The following is an excerpt from a blog entry by Michelle is an author, editor, and literary agent Michelle Witte,
“Publishing is in flux,” Michelle writes. “Anyone who pays attention to the industry knows that. But that isn’t necessarily a bad thing. With change comes opportunity, and some of the smaller independent publishers out there are in a prime position to innovate and try different strategies that the big guys don’t have the flexibility to do. So today I’d like to highlight some of the smaller publishers I see doing exciting things, and as I specialize in kidlit, these are all publishers of children’s or young adult books.”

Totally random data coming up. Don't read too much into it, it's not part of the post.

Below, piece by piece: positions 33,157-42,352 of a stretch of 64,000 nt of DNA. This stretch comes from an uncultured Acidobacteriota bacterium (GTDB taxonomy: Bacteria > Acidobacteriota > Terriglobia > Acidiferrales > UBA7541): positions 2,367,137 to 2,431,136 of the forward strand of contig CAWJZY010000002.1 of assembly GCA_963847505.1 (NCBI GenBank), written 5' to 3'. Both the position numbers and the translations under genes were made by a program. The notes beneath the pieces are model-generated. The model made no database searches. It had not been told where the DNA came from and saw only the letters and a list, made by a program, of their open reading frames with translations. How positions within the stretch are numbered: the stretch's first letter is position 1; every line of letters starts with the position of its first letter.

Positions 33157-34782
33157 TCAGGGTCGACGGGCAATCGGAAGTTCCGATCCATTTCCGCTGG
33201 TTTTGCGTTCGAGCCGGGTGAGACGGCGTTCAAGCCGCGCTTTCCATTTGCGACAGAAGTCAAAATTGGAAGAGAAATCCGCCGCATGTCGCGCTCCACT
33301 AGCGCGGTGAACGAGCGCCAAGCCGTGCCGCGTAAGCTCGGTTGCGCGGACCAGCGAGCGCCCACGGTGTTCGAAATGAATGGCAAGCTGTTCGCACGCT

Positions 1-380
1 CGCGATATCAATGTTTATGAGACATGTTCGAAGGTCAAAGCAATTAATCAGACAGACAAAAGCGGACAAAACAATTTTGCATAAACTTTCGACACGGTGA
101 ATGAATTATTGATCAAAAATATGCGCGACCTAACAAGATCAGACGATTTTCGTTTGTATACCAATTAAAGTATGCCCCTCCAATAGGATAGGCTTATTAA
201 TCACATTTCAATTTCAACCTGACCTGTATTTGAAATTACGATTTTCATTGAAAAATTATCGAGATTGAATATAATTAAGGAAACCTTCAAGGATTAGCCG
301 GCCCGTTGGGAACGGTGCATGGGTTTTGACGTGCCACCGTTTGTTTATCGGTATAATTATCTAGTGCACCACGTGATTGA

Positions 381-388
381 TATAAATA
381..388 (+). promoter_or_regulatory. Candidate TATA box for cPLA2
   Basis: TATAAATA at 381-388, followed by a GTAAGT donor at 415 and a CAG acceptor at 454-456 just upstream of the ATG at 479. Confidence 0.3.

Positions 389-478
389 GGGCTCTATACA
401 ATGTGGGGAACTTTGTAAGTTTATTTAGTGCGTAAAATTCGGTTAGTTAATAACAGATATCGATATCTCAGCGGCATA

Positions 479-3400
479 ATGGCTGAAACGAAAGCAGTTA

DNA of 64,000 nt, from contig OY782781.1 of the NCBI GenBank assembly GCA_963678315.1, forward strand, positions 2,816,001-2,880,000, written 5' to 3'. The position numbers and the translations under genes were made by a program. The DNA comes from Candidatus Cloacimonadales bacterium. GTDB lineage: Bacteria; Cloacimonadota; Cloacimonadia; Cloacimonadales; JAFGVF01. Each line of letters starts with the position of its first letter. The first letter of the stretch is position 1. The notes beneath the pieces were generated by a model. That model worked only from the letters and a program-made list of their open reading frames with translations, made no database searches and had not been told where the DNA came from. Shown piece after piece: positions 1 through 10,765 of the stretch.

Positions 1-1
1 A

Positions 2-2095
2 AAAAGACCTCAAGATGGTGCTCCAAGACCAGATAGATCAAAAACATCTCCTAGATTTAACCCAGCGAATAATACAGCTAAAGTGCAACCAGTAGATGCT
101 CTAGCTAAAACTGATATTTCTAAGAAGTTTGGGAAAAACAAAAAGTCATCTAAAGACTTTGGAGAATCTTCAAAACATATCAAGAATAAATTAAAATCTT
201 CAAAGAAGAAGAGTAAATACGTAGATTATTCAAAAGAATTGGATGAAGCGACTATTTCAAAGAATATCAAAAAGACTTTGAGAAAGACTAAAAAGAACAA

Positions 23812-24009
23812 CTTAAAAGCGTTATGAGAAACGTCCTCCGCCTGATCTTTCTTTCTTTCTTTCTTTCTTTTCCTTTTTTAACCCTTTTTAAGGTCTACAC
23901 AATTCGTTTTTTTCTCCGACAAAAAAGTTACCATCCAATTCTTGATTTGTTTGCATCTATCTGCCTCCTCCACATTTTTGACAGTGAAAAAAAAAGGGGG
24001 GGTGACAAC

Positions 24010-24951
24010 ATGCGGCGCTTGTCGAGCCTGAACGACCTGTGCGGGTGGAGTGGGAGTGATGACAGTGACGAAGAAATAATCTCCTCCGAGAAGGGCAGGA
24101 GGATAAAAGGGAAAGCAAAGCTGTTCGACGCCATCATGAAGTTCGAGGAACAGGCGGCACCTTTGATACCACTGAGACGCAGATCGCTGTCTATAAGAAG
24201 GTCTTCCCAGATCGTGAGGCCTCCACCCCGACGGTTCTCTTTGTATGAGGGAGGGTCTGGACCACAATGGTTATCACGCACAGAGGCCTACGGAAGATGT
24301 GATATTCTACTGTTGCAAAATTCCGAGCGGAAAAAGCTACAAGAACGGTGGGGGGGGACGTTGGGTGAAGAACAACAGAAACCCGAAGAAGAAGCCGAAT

I’m a big fan of the deeply distinctive books that editorial director Andrew Karre selects for this YA imprint of Lerner books. Since his tastes run similar to mine—dark, quirky, weird, awesome—I’ve paid special attention to their offerings over the past few years. More than that, though, is Karre’s vision of what makes good literature for teens, and his ability to bring that out in writers. (Note: They don’t accept queries from unagented writers.)
Some of the most innovative titles in YA are coming from Carolrhoda Lab, including R.J. Anderson’s Ultraviolet, told from the perspective of a girl who feels colors and tastes words (an actual condition called Synesthesia), and that isn’t the weirdest aspect of the novel, by far. The imprint also published the US edition for one of my favorite books ever, Savannah Grey by Cliff McNish.
Read the full story here.
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